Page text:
Flight Simulator VR
But where should you start? There are dozens of options for headsets and the terminology can be quite dense. Fortunately for you, FLYING has broken down everything you need to know to pick the right headset for your virtual flight.
Flight Simulator VR
Flight simulator home setups range from the bare minimum to fully integrated physical controls. For any VR setup, you want at least a 3 ft by 3 ft clear space, indoors, to avoid accidentally hitting walls or objects.
Since Flight Simulator is played sitting down, your average office area is the perfect size for your flight. Most VR headsets will also be compatible with some combination of controllers, including yokes, throttles, and pedals.
Most VR headsets come with two hand controllers, used to control your experience inside the virtual space. Flight Simulator is compatible with accessories like pedals and yokes, but your standard controllers included with the headset are fully capable of an enjoyable virtual flight.
Anyone who has played a flight simulator knows that screen real estate is critical. Your average 16:9 TV or monitor is fine for most video games, but flight simulators are all about the spatial awareness of sitting in a cockpit, peeking at a massive console of virtualized buttons and screens, and having your midair view framed by a plane's windshields and windows.
Also, be warned: Geometric detail still weirdly morphs as you approach it in VR. That's because an aggressive level-of-detail slider keeps the demanding game running at a smooth rate. Between that issue and lower-resolution elements like textures and water reflections, your brain won't necessarily be tricked into believing that you're in a real-life flight, even if you surround your VR rig with realistic and satisfying PC control systems. Unless you own a supercomputer from the future, you're in VR for increased visibility and general comfort, not photo-realistic visuals. (Though in certain settings, particularly in the Seattle gallery above, MSFS can still look mighty fine in VR, thanks to how well many of its weather systems run.)
I also tested a few VR flights with AMD's RX 6800XT in the same rig and was surprised to see that GPU struggling more to reach comparable frame rates. I'm hopeful that fixing this is a matter of small patches for either Xbox Game Studios or AMD, especially since I had expected AMD to win this particular battle (since Xbox Series X/S consoles leverage AMD's RDNA 2 GPU architecture already).
Start by going into SteamVR's "Developer" settings tab and turn on "Display Frame Timing" or "GPU Performance Graph." That setting will put a wacky little box in your view at all times. Once that monitor is on, boot a quick VR flight instance in New York City or London, wait a minute for any possible cloud-streamed data to trickle in, pause, fiddle with various graphics settings, and hit "apply." You'll see an immediate effect on the frame time graph while paused mid-game, and you'll want a count of roughly 11.1 for 90 fps, 12.5 for 80 fps, or 13.9 for 72 fps. When you see a count approaching any of those refresh rates, unpause, fly normally, and keep an eye on the graph for performance variance before going back into the menus and adjusting once more.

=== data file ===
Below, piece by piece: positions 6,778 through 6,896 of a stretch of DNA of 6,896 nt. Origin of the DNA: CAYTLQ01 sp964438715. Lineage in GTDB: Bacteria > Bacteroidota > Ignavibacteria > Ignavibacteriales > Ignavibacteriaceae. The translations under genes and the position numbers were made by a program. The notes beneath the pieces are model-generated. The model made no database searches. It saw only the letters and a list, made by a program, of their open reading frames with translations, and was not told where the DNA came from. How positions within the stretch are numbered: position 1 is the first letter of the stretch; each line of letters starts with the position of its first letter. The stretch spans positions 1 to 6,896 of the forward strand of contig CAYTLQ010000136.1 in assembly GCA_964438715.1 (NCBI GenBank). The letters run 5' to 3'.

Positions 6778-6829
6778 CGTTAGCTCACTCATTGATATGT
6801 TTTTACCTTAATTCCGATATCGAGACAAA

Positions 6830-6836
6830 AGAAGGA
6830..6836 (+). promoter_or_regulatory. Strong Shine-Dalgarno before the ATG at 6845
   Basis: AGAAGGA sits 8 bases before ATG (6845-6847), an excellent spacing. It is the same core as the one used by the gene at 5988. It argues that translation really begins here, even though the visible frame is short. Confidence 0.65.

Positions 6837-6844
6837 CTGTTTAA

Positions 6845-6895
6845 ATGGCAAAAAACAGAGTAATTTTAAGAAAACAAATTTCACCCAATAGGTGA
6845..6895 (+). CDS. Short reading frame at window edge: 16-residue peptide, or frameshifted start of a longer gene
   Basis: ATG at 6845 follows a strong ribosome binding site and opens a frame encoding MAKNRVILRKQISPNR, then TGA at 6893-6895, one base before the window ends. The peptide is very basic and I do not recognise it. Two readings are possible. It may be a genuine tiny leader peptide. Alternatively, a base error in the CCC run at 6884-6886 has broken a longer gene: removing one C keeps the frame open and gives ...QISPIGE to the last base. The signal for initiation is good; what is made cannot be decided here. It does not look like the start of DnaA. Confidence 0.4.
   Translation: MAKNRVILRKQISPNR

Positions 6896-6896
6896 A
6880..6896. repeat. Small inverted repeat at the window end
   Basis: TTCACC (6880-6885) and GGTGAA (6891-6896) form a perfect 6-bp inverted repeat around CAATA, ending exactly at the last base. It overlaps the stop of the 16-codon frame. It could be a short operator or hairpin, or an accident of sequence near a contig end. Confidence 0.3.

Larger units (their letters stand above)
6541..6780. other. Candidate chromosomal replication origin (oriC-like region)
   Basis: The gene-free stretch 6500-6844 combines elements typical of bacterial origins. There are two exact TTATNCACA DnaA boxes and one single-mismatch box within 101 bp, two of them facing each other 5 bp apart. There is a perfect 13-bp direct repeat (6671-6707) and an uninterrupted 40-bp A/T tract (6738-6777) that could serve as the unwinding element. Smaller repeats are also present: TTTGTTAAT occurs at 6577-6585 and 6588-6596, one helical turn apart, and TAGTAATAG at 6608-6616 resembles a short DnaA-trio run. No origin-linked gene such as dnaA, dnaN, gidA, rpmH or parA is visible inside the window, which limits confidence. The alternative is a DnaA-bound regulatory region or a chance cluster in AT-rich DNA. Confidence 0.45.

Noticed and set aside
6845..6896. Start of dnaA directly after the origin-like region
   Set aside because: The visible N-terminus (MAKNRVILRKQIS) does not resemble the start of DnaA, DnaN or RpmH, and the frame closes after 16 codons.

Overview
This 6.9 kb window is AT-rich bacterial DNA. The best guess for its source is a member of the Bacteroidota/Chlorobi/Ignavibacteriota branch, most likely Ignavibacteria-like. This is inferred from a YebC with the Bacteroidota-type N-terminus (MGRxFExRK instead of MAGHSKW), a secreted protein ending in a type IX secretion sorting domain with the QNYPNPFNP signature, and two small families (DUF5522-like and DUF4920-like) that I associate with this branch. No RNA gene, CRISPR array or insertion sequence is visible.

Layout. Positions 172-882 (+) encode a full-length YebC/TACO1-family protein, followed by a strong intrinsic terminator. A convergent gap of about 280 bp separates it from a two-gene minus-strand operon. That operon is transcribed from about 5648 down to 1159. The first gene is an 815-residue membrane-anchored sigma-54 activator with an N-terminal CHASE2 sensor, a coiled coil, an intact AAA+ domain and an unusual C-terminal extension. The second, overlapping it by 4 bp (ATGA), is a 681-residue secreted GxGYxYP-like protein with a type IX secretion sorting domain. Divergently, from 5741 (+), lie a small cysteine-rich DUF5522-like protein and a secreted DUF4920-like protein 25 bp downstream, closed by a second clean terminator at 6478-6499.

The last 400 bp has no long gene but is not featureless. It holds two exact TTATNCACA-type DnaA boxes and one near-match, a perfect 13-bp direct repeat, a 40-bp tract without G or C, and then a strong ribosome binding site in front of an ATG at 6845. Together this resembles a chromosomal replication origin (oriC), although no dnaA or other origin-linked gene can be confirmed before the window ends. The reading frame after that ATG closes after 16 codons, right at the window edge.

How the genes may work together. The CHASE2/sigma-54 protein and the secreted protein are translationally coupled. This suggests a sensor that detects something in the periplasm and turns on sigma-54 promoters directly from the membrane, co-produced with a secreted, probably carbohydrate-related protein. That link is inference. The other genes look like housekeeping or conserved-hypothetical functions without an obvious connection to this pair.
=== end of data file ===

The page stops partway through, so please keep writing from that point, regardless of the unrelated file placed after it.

The flight sim community has been a very active and insightful partner in shaping how the team approached VR, and continues to be a critical partner in our continued development as we make further improvements and add new features to the simulation. Adding VR to Microsoft Flight Simulator was a direct result of community feedback, and we look forward to continued involvement in the future of the franchise with us.
I went into the game without any real-world flight knowledge, but the VR experience still felt like a revelation. Instead of using my Xbox gamepad to switch between different camera views, I could just lean into panels and dials to see them more clearly. To take in the scenery, I just look out the window -- something that's particularly helpful when landing and navigating tricky terrain. You can even break the game's reality a bit by sticking your head completely through the plane's window for a literal birds-eye view of the world.
I'll admit, Flight Simulator is far from perfect in VR. But when it works, it makes you feel like a truly capable pilot. During my hour-long flight around the Balkans, I buzzed over towns and imagined how those coastal communities lived. I crested mountains just to see what's on the other side. And I flew close enough to the sea that I could almost reach out and touch the water, a maneuver that's absurdly dangerous in real life.
Rise to new heights with the ultimate flight simulation experience. With Varjo Aero, you can stay comfortably immersed in a flight simulation of unmatched clarity for hours on end. Varjo Aero is a must-have for every flight simulation pilot.
FlyInside lets you take to the skies in virtual reality by making three popular flight simulators work with virtual reality goggles.You'll feel as if you're really flying an airplane from the comfort of your desk.